Norm Abram (left), with HUD Deputy Secretary Roy Bernardi (center), and This Old House host Kevin O'Connor (right), at a renovation site in 2006

The New Yankee Workshop[edit]

In 1988, Morash planned to launch a spinoff of This Old House called The New Yankee Workshop, featuring Abram. They needed a convenient place to videotape, and used the shop in the small building that Abram built in 1979 in Morash's backyard.[8] The shop's layout and equipment were expanded and adapted to match Abram's preferences, in a space measuring 36 by 26 feet (11.0 by 7.9 m).[11][12] The New Yankee Workshop was first aired in 1989 with Abram as the host.[2] The program showcased furniture or other projects and emphasized classic, elegant designs, made using a combination of simple handtools and newer power tools and equipment.[2] The show aired for 21 seasons on PBS, then was suspended indefinitely as Abram decided to focus on other projects.[8][13][14]

Other projects[edit]

Abram is on the board of trustees of Old Sturbridge Village in Sturbridge, Massachusetts.[4] He delivered the 2001 commencement speech at the North Bennet Street School in Boston, which is renowned for its commitment to teaching craftsmanship.[4] He has also contributed to efforts to train younger students in the building trades, such as the Generation NEXT apprenticeship program.[8]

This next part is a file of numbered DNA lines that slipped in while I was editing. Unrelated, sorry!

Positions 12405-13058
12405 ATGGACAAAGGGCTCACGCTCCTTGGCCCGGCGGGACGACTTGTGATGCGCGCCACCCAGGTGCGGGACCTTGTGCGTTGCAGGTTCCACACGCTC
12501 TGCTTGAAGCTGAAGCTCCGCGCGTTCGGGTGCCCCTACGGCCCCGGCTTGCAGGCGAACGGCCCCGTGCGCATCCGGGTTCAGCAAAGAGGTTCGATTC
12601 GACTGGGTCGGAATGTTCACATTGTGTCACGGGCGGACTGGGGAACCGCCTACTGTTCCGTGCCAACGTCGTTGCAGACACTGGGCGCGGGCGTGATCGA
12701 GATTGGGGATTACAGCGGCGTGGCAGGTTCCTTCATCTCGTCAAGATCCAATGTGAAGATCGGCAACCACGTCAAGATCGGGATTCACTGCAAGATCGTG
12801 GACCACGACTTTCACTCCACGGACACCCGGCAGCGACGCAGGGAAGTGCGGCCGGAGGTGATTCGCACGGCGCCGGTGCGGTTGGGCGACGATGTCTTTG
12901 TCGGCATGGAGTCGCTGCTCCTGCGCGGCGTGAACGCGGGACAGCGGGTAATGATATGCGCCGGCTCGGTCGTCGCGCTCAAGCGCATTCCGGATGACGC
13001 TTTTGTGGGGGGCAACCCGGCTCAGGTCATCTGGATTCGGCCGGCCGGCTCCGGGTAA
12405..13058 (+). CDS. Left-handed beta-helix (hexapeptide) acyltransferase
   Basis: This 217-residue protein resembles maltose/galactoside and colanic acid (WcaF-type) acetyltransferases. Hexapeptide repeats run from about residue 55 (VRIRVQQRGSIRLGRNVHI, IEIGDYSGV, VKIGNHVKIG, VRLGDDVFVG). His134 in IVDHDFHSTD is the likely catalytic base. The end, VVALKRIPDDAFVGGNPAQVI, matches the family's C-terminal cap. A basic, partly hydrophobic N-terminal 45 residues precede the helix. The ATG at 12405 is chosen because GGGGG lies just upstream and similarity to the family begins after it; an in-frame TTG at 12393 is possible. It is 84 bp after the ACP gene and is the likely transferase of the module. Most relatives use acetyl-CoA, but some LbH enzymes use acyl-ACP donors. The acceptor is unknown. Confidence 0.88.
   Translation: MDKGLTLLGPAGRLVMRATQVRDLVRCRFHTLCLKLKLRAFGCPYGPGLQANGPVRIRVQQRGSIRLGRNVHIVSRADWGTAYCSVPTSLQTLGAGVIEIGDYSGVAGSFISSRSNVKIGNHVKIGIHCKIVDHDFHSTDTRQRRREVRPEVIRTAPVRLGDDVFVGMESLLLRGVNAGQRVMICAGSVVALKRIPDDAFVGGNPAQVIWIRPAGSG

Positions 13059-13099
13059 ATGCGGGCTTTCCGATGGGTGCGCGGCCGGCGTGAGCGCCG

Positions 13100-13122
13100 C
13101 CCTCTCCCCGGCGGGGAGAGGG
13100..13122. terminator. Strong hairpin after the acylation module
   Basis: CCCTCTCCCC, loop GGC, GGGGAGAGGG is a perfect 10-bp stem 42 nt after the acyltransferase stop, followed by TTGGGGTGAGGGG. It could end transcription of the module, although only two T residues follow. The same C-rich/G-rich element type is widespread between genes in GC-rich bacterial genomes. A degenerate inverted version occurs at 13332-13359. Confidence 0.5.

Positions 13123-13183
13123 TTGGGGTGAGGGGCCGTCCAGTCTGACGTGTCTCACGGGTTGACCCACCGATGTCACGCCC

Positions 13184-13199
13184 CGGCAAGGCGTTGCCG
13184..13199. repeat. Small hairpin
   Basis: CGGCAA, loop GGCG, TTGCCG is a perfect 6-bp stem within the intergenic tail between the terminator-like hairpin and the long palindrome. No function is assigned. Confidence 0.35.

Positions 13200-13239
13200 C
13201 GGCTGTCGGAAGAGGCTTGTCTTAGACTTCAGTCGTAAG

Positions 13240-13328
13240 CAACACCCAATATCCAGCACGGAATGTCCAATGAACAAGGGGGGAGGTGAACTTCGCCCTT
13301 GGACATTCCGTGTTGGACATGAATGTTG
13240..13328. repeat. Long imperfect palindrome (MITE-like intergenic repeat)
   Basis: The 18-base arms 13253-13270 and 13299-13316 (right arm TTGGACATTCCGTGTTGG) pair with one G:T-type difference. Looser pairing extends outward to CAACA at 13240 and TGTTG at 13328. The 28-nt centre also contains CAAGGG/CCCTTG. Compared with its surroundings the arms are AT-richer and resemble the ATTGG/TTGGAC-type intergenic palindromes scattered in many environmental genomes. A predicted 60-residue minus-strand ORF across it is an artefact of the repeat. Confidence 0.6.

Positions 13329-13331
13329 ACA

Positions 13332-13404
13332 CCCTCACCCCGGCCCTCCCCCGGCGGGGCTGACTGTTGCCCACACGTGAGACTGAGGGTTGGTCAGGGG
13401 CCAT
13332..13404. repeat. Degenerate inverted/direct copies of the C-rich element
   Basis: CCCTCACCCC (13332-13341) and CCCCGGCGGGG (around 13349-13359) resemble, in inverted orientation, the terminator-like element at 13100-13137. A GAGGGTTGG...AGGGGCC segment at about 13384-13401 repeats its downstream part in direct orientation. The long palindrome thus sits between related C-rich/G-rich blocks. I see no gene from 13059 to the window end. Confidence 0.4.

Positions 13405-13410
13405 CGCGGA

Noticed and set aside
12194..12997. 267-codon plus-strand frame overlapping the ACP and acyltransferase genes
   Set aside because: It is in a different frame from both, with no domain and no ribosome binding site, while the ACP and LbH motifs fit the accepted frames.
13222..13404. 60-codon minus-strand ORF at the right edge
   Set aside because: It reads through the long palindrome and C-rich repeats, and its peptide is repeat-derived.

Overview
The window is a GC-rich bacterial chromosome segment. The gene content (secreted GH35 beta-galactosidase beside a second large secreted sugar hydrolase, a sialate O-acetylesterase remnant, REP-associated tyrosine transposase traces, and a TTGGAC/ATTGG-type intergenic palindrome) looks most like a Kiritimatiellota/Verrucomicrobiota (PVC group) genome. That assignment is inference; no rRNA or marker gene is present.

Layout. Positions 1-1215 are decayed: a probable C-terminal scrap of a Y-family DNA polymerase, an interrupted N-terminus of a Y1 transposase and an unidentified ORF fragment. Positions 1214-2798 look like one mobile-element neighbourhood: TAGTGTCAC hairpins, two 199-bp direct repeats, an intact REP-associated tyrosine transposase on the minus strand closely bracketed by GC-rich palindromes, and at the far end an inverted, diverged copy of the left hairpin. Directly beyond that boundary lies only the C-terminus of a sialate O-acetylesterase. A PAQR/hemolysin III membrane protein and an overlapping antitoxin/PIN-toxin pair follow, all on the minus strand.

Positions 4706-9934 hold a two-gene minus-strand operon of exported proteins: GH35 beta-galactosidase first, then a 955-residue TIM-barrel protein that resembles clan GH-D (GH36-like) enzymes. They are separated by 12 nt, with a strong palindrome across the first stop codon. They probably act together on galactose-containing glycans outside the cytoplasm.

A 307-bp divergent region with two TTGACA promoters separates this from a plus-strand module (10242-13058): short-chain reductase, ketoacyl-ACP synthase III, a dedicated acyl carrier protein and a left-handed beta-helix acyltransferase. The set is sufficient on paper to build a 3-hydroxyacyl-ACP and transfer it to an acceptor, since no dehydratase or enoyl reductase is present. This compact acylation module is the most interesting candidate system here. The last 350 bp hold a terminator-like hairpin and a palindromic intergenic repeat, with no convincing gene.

Abram also voiced himself in the Freakazoid! episode "Normadeus",[1] where he was kidnapped by the villainous Lobe and forced to make a special wooden weapon for him. He also appeared on Between the Lions and twice on Where in the World is Carmen Sandiego?; and starred in a series of Foot Locker commercials titled "House of Hoops". Abram appeared on Fetch! With Ruff Ruffman in the episode "This Old... Lemonade Stand". He also appeared in the 2010 Ace of Cakes episode "Indy, Ice and Improv".

Presentation style[edit]

Norm Abram is well known for his soft-spoken, calm manner of explaining precise, efficient woodworking techniques. He is usually seen wearing a plaid shirt, a style that has become his trademark.[15][16][8] He begins his shows with a reminder about personal safety, specifically highlighting the importance of wearing safety glasses.[17]

Abram emphasizes the importance of focusing attention when performing dangerous operations, such as cutting with a power saw. He avoids working when rushed, tired, distracted, or after drinking even small amounts of alcohol. He advises against misusing tools or failing to sharpen them properly. He is not afraid to talk to himself in the shop, reviewing carefully the next steps before he undertakes them.[14]

Awards and recognition[edit]

The American Academy of Ophthalmology awarded Norm Abram its EyeSmart Distinguished Service Award on April 23, 2009. The award was presented for "his steadfast commitment to safety and the prevention of eye injuries".[18][19]